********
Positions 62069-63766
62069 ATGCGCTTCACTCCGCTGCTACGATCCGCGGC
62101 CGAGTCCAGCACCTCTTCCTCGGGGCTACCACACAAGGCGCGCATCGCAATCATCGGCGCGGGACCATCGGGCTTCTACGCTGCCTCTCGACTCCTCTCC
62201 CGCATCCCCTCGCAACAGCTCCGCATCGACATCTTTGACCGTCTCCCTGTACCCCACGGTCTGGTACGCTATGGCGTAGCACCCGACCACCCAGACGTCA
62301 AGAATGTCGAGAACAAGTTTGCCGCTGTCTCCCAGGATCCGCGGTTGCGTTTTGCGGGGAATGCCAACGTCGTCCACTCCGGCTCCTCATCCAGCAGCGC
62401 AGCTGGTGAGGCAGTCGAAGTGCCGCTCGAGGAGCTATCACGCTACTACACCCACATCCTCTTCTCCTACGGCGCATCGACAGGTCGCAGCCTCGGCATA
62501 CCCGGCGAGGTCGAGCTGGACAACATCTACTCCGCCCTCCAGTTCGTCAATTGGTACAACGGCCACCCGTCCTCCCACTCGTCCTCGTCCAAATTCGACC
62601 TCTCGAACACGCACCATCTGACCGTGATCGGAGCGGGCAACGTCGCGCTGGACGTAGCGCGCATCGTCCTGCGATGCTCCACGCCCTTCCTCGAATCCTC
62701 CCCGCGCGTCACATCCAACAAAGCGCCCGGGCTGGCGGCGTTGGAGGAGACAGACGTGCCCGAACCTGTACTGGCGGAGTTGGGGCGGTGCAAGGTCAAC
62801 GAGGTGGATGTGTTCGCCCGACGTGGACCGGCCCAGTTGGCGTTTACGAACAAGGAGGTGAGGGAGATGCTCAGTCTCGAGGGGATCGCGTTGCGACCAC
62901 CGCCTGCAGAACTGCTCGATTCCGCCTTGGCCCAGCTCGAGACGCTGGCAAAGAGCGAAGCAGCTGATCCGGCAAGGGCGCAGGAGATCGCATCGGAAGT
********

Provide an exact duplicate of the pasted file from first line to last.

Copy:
Positions 62069-63766
62069 ATGCGCTTCACTCCGCTGCTACGATCCGCGGC
62101 CGAGTCCAGCACCTCTTCCTCGGGGCTACCACACAAGGCGCGCATCGCAATCATCGGCGCGGGACCATCGGGCTTCTACGCTGCCTCTCGACTCCTCTCC
62201 CGCATCCCCTCGCAACAGCTCCGCATCGACATCTTTGACCGTCTCCCTGTACCCCACGGTCTGGTACGCTATGGCGTAGCACCCGACCACCCAGACGTCA
62301 AGAATGTCGAGAACAAGTTTGCCGCTGTCTCCCAGGATCCGCGGTTGCGTTTTGCGGGGAATGCCAACGTCGTCCACTCCGGCTCCTCATCCAGCAGCGC
62401 AGCTGGTGAGGCAGTCGAAGTGCCGCTCGAGGAGCTATCACGCTACTACACCCACATCCTCTTCTCCTACGGCGCATCGACAGGTCGCAGCCTCGGCATA
62501 CCCGGCGAGGTCGAGCTGGACAACATCTACTCCGCCCTCCAGTTCGTCAATTGGTACAACGGCCACCCGTCCTCCCACTCGTCCTCGTCCAAATTCGACC
62601 TCTCGAACACGCACCATCTGACCGTGATCGGAGCGGGCAACGTCGCGCTGGACGTAGCGCGCATCGTCCTGCGATGCTCCACGCCCTTCCTCGAATCCTC
62701 CCCGCGCGTCACATCCAACAAAGCGCCCGGGCTGGCGGCGTTGGAGGAGACAGACGTGCCCGAACCTGTACTGGCGGAGTTGGGGCGGTGCAAGGTCAAC
62801 GAGGTGGATGTGTTCGCCCGACGTGGACCGGCCCAGTTGGCGTTTACGAACAAGGAGGTGAGGGAGATGCTCAGTCTCGAGGGGATCGCGTTGCGACCAC
62901 CGCCTGCAGAACTGCTCGATTCCGCCTTGGCCCAGCTCGAGACGCTGGCAAAGAGCGAAGCAGCTGATCCGGCAAGGGCGCAGGAGATCGCATCGGAAGT